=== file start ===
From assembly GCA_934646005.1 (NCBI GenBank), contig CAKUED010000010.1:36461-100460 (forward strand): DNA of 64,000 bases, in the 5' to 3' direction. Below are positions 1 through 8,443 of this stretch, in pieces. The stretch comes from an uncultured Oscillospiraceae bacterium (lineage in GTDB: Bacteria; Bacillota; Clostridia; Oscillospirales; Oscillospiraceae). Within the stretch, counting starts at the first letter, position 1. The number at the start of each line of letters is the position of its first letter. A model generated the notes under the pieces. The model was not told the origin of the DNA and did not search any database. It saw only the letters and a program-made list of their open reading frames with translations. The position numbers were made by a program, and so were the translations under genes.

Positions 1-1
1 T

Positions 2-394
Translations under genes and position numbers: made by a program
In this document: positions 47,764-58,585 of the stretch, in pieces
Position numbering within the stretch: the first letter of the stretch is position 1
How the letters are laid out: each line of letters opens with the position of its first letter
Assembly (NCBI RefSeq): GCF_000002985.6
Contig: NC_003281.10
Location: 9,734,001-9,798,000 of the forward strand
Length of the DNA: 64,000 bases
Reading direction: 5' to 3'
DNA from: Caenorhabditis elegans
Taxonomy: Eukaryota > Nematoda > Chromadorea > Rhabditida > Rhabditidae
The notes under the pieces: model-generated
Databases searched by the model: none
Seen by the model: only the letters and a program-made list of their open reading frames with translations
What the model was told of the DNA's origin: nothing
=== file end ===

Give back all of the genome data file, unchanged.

From assembly GCA_934646005.1 (NCBI GenBank), contig CAKUED010000010.1:36461-100460 (forward strand): DNA of 64,000 bases, in the 5' to 3' direction. Below are positions 1 through 8,443 of this stretch, in pieces. The stretch comes from an uncultured Oscillospiraceae bacterium (lineage in GTDB: Bacteria; Bacillota; Clostridia; Oscillospirales; Oscillospiraceae). Within the stretch, counting starts at the first letter, position 1. The number at the start of each line of letters is the position of its first letter. A model generated the notes under the pieces. The model was not told the origin of the DNA and did not search any database. It saw only the letters and a program-made list of their open reading frames with translations. The position numbers were made by a program, and so were the translations under genes.

Positions 1-1
1 T

Positions 2-394
Translations under genes and position numbers: made by a program
In this document: positions 47,764-58,585 of the stretch, in pieces
Position numbering within the stretch: the first letter of the stretch is position 1
How the letters are laid out: each line of letters opens with the position of its first letter
Assembly (NCBI RefSeq): GCF_000002985.6
Contig: NC_003281.10
Location: 9,734,001-9,798,000 of the forward strand
Length of the DNA: 64,000 bases
Reading direction: 5' to 3'
DNA from: Caenorhabditis elegans
Taxonomy: Eukaryota > Nematoda > Chromadorea > Rhabditida > Rhabditidae
The notes under the pieces: model-generated
Databases searched by the model: none
Seen by the model: only the letters and a program-made list of their open reading frames with translations
What the model was told of the DNA's origin: nothing